For some reason, Hannah runs around in boy clothes. I don't think she wears a dress until the end of the book. So this leads me to question who the heck that person in the lovely green dress is on the cover. Hey, if Hannah can woo a husband all while wearing drag, more power to her.

However, the main problem I have with this book is that Hannah had key roles in some major events during that time: she worked for Robert Dudley, and was close friends with both Mary and Elizabeth......pretty impressive FOR SOMEONE THAT DIDN'T EXIST. That's just stretching a fiction story too far.

Do I recommend this book? Maybe. If you like whiny girls and descriptions of people being impaled, go for it.

One big cheery 'ugh' from me. 2.5 stars.

Tuesday, July 27, 2010

Harry Potter reread 2010

So..I don't know if you've heard, but there's this pretty awesome movie coming out on November 19th of this year. It's called Harry Potter and the Deathly Hallows Part I.

Heard of it? Yeah, I thought so. Anyways, I am extremely excited (even the poster gives me shivers!) and in the spirit of things, I have decided to start my Harry Potter reread. I'm thinking I'm going to make this an annual thing; the Harry Potter series once a year until I die sounds like a pretty good deal to me!

I've also decided that as I go through the series once again, I will blog my thoughts and revelations. Please feel free to join in either with the reread or just post your own thoughts! I'm always up for discussing Harry Potter with friends. Hopefully I will learn new things along the way!



So, to kick things off, I started the first book, Harry Potter and the Sorcerer's Stone last night.
It almost makes me giggle how tiny this book is! My version is around 380 pages......a mere baby compared to The Order of the Phoenix at 900 pages. I'm on page 147; Harry is just about to get sorted into his house. There hasn't been much action yet, just a sniffy Hermione and the start of many descriptions of how green Harry's eyes are.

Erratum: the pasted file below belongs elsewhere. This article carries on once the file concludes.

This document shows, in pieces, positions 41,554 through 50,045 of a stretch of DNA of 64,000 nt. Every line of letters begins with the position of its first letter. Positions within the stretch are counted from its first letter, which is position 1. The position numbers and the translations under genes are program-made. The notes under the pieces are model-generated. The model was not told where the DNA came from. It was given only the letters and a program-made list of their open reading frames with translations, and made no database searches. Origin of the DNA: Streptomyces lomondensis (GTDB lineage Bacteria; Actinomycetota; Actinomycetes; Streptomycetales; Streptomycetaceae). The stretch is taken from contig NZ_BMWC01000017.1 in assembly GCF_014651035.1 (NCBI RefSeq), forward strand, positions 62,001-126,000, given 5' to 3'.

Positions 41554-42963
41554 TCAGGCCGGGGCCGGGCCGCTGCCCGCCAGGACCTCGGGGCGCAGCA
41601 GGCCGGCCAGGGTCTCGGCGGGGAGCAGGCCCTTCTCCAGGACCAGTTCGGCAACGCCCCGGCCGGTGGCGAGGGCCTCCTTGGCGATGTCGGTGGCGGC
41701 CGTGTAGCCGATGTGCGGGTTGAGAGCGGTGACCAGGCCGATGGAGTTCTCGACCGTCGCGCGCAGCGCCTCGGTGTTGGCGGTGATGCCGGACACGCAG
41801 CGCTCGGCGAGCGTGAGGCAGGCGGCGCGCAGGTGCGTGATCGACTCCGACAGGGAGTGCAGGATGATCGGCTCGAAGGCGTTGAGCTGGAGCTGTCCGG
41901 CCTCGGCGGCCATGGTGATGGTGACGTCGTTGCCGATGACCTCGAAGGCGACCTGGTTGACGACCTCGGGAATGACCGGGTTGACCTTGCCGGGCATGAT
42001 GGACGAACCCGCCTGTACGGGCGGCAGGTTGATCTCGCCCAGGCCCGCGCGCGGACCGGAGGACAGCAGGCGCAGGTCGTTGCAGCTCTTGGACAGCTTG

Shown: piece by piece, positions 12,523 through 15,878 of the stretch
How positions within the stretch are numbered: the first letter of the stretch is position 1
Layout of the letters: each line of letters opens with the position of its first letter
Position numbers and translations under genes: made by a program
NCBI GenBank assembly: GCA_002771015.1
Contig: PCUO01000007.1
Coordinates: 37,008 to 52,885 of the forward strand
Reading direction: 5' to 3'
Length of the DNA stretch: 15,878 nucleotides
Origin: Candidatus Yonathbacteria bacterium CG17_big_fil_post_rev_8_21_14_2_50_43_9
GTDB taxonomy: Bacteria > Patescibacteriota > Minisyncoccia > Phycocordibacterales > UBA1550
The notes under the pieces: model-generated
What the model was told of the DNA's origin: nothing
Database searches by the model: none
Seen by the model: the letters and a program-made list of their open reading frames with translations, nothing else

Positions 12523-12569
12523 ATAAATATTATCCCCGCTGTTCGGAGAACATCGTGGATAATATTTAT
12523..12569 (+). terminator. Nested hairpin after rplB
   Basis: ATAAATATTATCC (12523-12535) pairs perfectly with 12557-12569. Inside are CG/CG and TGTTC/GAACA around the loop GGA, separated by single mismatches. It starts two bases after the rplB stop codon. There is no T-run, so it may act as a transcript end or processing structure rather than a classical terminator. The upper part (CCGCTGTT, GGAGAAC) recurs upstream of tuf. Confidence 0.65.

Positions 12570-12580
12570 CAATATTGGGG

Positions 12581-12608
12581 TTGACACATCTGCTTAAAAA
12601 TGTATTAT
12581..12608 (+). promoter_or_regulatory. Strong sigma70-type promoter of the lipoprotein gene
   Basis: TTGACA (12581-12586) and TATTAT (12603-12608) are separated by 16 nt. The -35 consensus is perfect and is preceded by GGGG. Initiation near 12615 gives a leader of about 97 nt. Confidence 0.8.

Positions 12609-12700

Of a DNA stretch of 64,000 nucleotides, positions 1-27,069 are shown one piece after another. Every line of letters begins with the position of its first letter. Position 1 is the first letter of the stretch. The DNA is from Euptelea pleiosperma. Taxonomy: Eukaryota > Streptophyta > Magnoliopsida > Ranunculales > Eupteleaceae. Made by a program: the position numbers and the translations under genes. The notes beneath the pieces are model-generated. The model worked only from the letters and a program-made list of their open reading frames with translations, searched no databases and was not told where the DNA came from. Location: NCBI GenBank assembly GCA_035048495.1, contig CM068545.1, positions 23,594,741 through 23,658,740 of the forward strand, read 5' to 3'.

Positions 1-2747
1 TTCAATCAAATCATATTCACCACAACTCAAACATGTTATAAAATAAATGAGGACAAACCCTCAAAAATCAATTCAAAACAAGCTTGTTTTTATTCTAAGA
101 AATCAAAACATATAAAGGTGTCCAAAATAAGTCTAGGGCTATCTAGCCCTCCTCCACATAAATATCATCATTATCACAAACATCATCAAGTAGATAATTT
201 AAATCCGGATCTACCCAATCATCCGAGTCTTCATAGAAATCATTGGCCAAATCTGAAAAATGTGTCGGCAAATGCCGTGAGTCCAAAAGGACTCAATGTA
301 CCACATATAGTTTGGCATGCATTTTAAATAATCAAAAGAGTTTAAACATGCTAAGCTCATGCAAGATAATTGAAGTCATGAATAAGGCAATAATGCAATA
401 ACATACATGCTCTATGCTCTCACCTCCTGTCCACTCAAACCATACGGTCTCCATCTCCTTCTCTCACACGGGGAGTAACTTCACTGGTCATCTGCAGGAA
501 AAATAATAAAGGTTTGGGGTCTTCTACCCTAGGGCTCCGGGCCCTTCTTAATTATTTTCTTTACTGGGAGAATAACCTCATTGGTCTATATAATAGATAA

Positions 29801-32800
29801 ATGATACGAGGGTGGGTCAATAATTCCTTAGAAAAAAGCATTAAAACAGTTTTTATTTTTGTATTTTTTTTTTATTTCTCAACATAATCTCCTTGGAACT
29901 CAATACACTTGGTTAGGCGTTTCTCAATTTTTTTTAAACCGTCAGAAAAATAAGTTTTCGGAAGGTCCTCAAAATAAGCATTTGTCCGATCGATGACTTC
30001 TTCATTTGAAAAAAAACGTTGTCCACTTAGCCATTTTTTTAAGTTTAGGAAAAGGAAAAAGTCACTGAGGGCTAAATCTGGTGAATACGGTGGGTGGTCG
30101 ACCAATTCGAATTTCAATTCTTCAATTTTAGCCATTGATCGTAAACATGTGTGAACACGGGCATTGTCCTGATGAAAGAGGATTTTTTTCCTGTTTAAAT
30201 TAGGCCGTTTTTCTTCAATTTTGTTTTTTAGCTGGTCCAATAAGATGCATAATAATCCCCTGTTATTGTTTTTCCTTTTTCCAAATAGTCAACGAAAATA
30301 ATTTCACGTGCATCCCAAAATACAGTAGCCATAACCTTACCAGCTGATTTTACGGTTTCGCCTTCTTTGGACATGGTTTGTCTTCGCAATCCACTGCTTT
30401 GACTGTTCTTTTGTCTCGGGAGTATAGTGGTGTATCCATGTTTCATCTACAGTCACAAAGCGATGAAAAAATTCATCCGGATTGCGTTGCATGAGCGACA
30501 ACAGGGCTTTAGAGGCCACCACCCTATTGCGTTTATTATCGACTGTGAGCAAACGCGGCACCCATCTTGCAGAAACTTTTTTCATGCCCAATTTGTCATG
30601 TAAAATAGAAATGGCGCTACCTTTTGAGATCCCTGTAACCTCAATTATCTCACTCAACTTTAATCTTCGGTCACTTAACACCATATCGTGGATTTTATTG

In my opinion, the Dursleys don't get enough screen time in the film! Mr. Dursley's antics to keep Harry out of Hogwarts are hilarious in the book. Also, I'm going to try and restrain myself from comparing the books and the movies, but I do like how The Sorcerer's Stone movie takes lines word for word out of the book. It's much more accurate than the latter movies.
More thoughts later!

I'm also trying to decide on a name for this challenge....Harry Thoughts isn't a really good title.

Top Ten All-Time Favorite Books

It's Tuesday!

A meme started by The Broke and the Bookish!

What are your top ten all-time favorite books?

How awful is it to have to choose your ten favorite books? It's like picking your favorite child. Well, if books were children, these would be my favorites:

  1. The Harry Potter series by J.K. Rowling - I'm sure these will be my favorite books well into adulthood. Nothing beats them. Period. I can't even choose my favorite out of the seven in the series!
  2. A Tree Grows in Brooklyn by Betty Smith - Of all people, my dad first recommended this book to me. He was a slacker all through high school, yet he dearly loved this book. The copy that he gave me has been ripped, stained, and fallen into the pool a few time. No lie, I think I've read it at least thirty times.
  3. The Hobbit by J.R.R. Tolkein - Oh, who can't help but love Bilbo Baggins? I adore The Lord of the Rings books, but The Hobbit, its prequel, it a much easier read. It doesn't go into as much detail about the scenery, the history of Middle Earth, Elvish songs, or the hobbit's hairy feet. Peter Jackson needs to get his stuff together and make this into a movie already!
  4. Innocent Traitor by Alison Weir - This is my all-time favorite historical fiction book. Lady Jane Grey fascinates me. She was literally forced onto the English throne in 1553 by her father at the age of sixteen, held the title of Queen for nine days, and was soon after executed by the orders of Mary I (the start of Bloody Mary, hmm?). Jane didn't want any of that, all she wanted to do was read her books. I can relate.
  5. Avalon by Anya Seton - Another amazing book that soothes my inner history nerd. It follows a young woman in 10th century England as she travels with Leif Erickson and his crew to Greenland and back again. It has kings, queens, love, murder, and Vikings!
  6. The Autobiography of Henry VIII by Margaret George - Tackling the complete, personal life of Henry VIII is no easy task, yet Margaret George captured the much misunderstood king wonderfully. At almost a thousand pages, it keeps me happily entertained for a long time.
  7. Jane Eyre by Charlotte Bronte - This is a really long book. It's also very predictable: poor orphan girl ends up with the rich guy. It's perfect. It's a classic.